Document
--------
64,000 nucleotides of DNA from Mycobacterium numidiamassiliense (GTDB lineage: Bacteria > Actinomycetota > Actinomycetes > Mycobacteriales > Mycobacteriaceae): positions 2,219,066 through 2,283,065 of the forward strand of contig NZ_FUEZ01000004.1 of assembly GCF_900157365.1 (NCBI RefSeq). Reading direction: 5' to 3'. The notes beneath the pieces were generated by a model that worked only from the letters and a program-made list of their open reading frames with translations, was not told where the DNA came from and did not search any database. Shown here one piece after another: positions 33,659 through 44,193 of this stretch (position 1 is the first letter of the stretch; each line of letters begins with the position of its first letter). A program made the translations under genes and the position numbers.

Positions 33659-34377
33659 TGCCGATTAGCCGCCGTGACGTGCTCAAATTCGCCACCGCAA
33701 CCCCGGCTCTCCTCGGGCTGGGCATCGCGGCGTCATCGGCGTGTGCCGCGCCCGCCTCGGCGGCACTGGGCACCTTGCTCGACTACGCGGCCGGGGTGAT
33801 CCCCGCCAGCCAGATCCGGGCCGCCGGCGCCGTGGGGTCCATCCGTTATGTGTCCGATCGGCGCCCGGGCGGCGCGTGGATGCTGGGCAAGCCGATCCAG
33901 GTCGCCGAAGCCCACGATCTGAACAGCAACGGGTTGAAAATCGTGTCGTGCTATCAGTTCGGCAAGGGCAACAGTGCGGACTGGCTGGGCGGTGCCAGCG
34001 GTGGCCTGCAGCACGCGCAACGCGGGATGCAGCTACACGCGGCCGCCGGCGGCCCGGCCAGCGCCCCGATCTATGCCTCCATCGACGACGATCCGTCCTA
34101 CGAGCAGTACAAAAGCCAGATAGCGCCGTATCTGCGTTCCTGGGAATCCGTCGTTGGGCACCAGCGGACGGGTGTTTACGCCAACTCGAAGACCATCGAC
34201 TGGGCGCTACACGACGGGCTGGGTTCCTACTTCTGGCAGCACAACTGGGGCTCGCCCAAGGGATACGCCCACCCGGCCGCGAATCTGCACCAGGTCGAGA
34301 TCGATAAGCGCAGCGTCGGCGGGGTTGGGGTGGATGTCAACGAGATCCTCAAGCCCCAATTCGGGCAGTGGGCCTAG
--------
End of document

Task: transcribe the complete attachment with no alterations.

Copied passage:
64,000 nucleotides of DNA from Mycobacterium numidiamassiliense (GTDB lineage: Bacteria > Actinomycetota > Actinomycetes > Mycobacteriales > Mycobacteriaceae): positions 2,219,066 through 2,283,065 of the forward strand of contig NZ_FUEZ01000004.1 of assembly GCF_900157365.1 (NCBI RefSeq). Reading direction: 5' to 3'. The notes beneath the pieces were generated by a model that worked only from the letters and a program-made list of their open reading frames with translations, was not told where the DNA came from and did not search any database. Shown here one piece after another: positions 33,659 through 44,193 of this stretch (position 1 is the first letter of the stretch; each line of letters begins with the position of its first letter). A program made the translations under genes and the position numbers.

Positions 33659-34377
33659 TGCCGATTAGCCGCCGTGACGTGCTCAAATTCGCCACCGCAA
33701 CCCCGGCTCTCCTCGGGCTGGGCATCGCGGCGTCATCGGCGTGTGCCGCGCCCGCCTCGGCGGCACTGGGCACCTTGCTCGACTACGCGGCCGGGGTGAT
33801 CCCCGCCAGCCAGATCCGGGCCGCCGGCGCCGTGGGGTCCATCCGTTATGTGTCCGATCGGCGCCCGGGCGGCGCGTGGATGCTGGGCAAGCCGATCCAG
33901 GTCGCCGAAGCCCACGATCTGAACAGCAACGGGTTGAAAATCGTGTCGTGCTATCAGTTCGGCAAGGGCAACAGTGCGGACTGGCTGGGCGGTGCCAGCG
34001 GTGGCCTGCAGCACGCGCAACGCGGGATGCAGCTACACGCGGCCGCCGGCGGCCCGGCCAGCGCCCCGATCTATGCCTCCATCGACGACGATCCGTCCTA
34101 CGAGCAGTACAAAAGCCAGATAGCGCCGTATCTGCGTTCCTGGGAATCCGTCGTTGGGCACCAGCGGACGGGTGTTTACGCCAACTCGAAGACCATCGAC
34201 TGGGCGCTACACGACGGGCTGGGTTCCTACTTCTGGCAGCACAACTGGGGCTCGCCCAAGGGATACGCCCACCCGGCCGCGAATCTGCACCAGGTCGAGA
34301 TCGATAAGCGCAGCGTCGGCGGGGTTGGGGTGGATGTCAACGAGATCCTCAAGCCCCAATTCGGGCAGTGGGCCTAG